Two hours and 44 minutes after liftoff, the third-stage engine ignited for the six-minute TLI burn, increasing the spacecraft’s velocity to more than 24,000 mph—enough to escape Earth’s gravity. Armstrong called down to the ground after the burn, “That Saturn gave us a magnificent ride. It was beautiful.” 

A little over three hours after launch and already more than 3,000 miles from Earth, the Command and Service Module separated from the spent third stage to begin the transposition and docking maneuver. Collins flew Columbia out to a distance of about 100 feet and turned it around to face the now-exposed LM Eagle, still tucked into the top of the third stage. He slowly guided Columbia to a docking with Eagle and then extracted it from the third stage, which was sent on a path past the Moon and into orbit around the Sun. During the maneuver, the spacecraft had traveled another 3,000 miles away from Earth.    

Left: The LM Eagle still in the third stage during the transposition and docking maneuver, as seen from the CM Columbia. Right: Aldrin inside the LM Eagle during the first activation, on the way to the Moon. Image Credits: NASA

During the rest of their first day in space, the MCC informed the crew that because the launch and TLI had been so precise, the planned first midcourse correction would not be needed. The astronauts were then finally able to remove the spacesuits they’d been wearing since before launch.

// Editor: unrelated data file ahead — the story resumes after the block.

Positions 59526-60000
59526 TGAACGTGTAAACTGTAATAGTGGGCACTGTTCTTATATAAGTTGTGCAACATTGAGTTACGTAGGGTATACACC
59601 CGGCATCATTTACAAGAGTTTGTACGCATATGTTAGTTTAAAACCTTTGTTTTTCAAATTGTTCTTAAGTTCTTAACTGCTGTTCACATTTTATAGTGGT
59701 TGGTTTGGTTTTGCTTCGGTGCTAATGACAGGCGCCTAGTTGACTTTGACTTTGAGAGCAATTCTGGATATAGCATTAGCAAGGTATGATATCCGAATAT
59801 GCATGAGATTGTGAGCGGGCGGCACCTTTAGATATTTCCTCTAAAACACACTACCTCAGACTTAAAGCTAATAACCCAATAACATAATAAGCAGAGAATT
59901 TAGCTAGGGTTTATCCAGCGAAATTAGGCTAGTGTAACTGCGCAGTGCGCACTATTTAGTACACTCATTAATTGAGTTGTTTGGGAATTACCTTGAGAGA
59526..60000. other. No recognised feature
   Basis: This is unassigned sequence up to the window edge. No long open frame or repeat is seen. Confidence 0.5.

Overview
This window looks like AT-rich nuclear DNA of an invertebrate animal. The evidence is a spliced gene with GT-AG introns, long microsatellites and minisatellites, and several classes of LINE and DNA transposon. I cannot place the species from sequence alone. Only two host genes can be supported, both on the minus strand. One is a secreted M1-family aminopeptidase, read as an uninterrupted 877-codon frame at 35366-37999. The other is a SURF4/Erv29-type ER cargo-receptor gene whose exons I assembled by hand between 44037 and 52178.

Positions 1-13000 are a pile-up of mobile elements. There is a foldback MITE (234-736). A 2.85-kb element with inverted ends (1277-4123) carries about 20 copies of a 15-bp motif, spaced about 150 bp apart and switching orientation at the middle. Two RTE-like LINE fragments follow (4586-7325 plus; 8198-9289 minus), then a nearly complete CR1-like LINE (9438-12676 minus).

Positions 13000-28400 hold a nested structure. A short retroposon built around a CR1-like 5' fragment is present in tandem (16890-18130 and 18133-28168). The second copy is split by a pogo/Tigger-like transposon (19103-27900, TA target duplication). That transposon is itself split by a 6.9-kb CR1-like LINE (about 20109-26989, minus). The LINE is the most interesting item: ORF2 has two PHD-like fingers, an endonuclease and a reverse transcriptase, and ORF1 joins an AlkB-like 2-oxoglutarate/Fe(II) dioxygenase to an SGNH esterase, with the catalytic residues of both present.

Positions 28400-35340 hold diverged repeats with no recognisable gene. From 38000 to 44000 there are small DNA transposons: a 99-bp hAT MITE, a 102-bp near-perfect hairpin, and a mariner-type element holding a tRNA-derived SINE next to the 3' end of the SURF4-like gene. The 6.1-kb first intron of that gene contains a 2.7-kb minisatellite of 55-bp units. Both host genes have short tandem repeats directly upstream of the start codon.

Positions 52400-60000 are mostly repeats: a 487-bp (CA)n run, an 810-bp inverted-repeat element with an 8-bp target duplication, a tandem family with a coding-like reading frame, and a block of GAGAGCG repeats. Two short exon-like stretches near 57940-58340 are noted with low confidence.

Armstrong called down with birthday wishes for the state of California (200 years old) and for Dr. George E. Mueller, NASA associate administrator for Manned Space Flight (stated as “not that old”). In the MCC, Flight Director Eugene F. Kranz’s White team of controllers took over, with astronaut Charles M. Duke as the new Capcom. The astronauts provided a pleasant surprise with an unscheduled 16-minute color TV broadcast, treating viewers on Earth with spectacular scenes of their home planet. They then placed their spacecraft in the Passive Thermal Control (PTC), or barbecue mode, rotating at three revolutions per hour to evenly distribute temperature extremes. Finally, about 13 hours after launch and a very long day, the crew began its first sleep period, with Apollo 11 about 63,000 miles from Earth.

Overnight, Flight Director Glynn S. Lunney’s Black team of controllers, with astronaut Ronald E. Evans as Capcom, watched over the spacecraft’s systems. By the time the astronauts woke up, now almost 110,000 miles from Earth, Charlesworth’s Green team was back on console. Capcom McCandless provided a morning news update to the crew, including a status of the Soviet Luna 15 robotic spacecraft that had launched three days before Apollo 11 and was still on its way to the Moon.

About the time Apollo 11 reached the halfway mark in distance between Earth and the Moon, the following light-hearted exchange took place between backup Apollo 11 Commander James A. Lovell in the MCC and Armstrong aboard Columbia:

Lovell:                   Is the commander aboard? This is Jim Lovell calling Apollo 11.

Armstrong:          This is the commander.

Lovell:                   I was a little worried. This is the backup commander still standing by.

                              You haven't given me the word yet. Are you Go?

Armstrong:          You've lost your chance to take this one, Jim.

Lovell:                   Okay. I concede.